Beginning in 1948, Walt Disney began producing the first of his thirteen True Life Adventure motion pictures, pioneering the documentation of wildlife and recognizing not only its educational, but entertainment value. Continuing in that tradition, Disneynature was formed in April 2008, and has produced Earth, Oceans, African Cats, Bears, Monkey Kingdom, Chimpanzee, and now Born in China.
Prepared for a parade of cute, cuddly animals, I was. (I lost count of the number of “oohs” and “awwws” coming from the audience.) Expecting an exclusive window into sections of the largest continent, into areas I never knew existed, I was not. Let me share with you nature-lovers the three wild surprises I found in Disneynature’s Born in China.
China is breathtaking. Its terrain is diverse, and some of the footage reminds me of our Pacific Northwest. The Walt Disney Studios president, Alan Bergman, was correct when saying, “most people will never have the opportunity to experience this wild, mysterious, and beautiful side of China.” In the vast western territories, this untouched terrain is where the film is documented. From the Wolong National Nature Reserve in the Si Chuan province (pandas), to the Hubei Shennongjia National Nature Reserve along the Yangtze River (golden snub-nosed monkeys), and finally to the rim of the Tibetan plateau in the Qinghai Province (snow leopards), the lens exposes us to areas of the world that many across the globe have never seen nor even knew existed. Adorable baby animals aside, the Chinese geography is stunning.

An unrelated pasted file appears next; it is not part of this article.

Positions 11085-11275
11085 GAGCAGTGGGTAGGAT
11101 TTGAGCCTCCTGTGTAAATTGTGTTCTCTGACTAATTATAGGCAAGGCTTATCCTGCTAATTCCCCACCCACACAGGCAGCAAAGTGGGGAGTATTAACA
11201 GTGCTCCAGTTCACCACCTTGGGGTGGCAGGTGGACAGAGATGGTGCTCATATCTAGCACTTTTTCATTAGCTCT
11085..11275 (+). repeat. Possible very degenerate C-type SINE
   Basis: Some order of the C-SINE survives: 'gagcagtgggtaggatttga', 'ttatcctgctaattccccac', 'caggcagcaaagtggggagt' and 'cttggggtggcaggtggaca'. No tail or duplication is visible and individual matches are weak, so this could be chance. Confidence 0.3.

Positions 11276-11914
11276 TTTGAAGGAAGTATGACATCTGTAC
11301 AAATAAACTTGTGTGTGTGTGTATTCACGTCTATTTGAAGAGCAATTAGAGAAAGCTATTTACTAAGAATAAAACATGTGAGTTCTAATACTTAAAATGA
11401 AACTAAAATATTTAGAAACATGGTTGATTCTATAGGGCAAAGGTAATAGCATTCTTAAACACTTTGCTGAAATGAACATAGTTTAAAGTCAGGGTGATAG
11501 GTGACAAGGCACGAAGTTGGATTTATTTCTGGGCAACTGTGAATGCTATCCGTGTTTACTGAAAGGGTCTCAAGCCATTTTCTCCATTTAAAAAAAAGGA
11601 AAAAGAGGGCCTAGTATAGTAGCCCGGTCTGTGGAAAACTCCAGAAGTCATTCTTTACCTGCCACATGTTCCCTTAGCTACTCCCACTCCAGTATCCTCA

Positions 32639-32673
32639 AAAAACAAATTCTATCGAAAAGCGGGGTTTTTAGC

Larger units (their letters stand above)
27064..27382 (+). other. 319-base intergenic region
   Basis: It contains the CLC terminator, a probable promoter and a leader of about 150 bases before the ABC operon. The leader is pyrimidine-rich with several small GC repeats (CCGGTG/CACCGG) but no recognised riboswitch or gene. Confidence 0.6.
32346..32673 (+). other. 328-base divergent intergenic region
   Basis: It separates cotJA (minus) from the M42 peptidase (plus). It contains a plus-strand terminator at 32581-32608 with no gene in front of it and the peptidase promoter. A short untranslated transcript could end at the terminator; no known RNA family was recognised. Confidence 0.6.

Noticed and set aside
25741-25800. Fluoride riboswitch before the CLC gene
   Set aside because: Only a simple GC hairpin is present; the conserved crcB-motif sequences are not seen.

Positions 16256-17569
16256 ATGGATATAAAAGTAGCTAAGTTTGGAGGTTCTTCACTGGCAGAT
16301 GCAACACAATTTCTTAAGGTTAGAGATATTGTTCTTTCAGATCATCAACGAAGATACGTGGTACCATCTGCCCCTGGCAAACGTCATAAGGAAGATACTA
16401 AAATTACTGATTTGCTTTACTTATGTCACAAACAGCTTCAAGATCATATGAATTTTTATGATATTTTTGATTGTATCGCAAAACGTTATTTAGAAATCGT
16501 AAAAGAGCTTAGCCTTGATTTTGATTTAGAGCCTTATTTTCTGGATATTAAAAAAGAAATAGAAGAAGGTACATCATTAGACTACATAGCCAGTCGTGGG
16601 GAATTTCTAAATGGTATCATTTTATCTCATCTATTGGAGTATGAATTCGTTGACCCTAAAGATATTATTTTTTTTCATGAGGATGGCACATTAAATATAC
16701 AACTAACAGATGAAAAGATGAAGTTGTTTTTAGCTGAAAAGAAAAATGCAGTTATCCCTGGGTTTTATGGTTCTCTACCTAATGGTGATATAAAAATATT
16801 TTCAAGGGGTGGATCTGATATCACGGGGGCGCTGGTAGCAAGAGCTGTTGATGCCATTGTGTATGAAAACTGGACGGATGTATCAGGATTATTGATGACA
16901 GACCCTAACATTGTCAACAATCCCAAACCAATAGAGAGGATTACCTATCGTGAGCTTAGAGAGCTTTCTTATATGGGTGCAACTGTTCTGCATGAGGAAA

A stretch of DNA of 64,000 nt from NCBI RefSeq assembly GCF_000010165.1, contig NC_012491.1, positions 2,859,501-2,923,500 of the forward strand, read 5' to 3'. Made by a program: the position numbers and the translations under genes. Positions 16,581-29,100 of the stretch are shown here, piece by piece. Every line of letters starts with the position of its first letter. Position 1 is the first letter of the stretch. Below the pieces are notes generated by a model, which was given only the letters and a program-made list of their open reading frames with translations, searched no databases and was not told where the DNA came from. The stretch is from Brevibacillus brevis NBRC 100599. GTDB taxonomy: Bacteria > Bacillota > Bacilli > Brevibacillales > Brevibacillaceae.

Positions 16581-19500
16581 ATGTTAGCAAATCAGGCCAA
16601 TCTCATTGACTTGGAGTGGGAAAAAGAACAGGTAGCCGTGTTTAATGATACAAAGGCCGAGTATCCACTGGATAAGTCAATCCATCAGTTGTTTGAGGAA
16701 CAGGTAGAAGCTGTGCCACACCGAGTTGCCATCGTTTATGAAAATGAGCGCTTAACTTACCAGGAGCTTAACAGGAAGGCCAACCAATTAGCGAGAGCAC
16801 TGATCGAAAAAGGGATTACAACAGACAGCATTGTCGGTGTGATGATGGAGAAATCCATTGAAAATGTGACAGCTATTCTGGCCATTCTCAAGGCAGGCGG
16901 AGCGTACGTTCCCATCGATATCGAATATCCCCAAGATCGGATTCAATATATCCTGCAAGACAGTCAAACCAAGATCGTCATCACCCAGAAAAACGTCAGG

Again, I feel very naive and completely uneducated. After decades of exposure to scenes of Chinese smog, grime, and gross overcrowding, I had no idea that huge swaths of the country consisted of pristine landscapes. The film shows us global images of light sources across China, and it appears that as much as one-third of the country is completed unwired and unspoiled. Even filmmaker Brian Leith remarked, “we were fascinated by these vast areas of wilderness in a country known more for the number of people who live there.”
Filming began without a script. Makes sense for a nature film, no? Despite that, I was struck by the narrative that the filmmakers were able to craft merely by screening the abundance of film shot in China. Somewhere along the line, these animals became characters; compelling, and captivating actors in this one hour and nineteen minute movie. I hope they were all awarded a SAG card upon wrap!! Watch and tell me if you agree:
What is NOT a surprise to me is Disney’s commitment to wildlife and its preservation. (Any fan of Disney’s Animal Kingdom Park in Orlando knows that the conservation theme is ever-present in this brand’s offerings.) These films bring that same level of responsibility to its audience and society.
** Ticket sales from Born in China in its opening week (April 21-27, 2017) will benefit the Disney Worldwide Conservation Fund, and in turn, help protect wild pandas and snow leopards in China.
Would I recommend this movie? Yes. If you are desperately in need of some nature therapy (as most of us seem to be at present), or if you can’t get enough of adorable fur babies, go. Or, if you missed the section on Chinese geography when in school (as I clearly did), go and be amazed. However, I will share the following warnings. Nature is beautiful, and powerful, and raw, and cruel. I personally do not think that young children will be comfortable with some of the true life hunting and predatory behaviors illustrated on the big screen. Likewise, even older children should be prepared for the “circle of life” that the film depicts; in this movie, life and nature’s harshest realities do not come with an endearing musical score. For the rest of us, this is just what we need, just when we need it. This Earth Day, get out and see the world. Put Born in China on your calendar!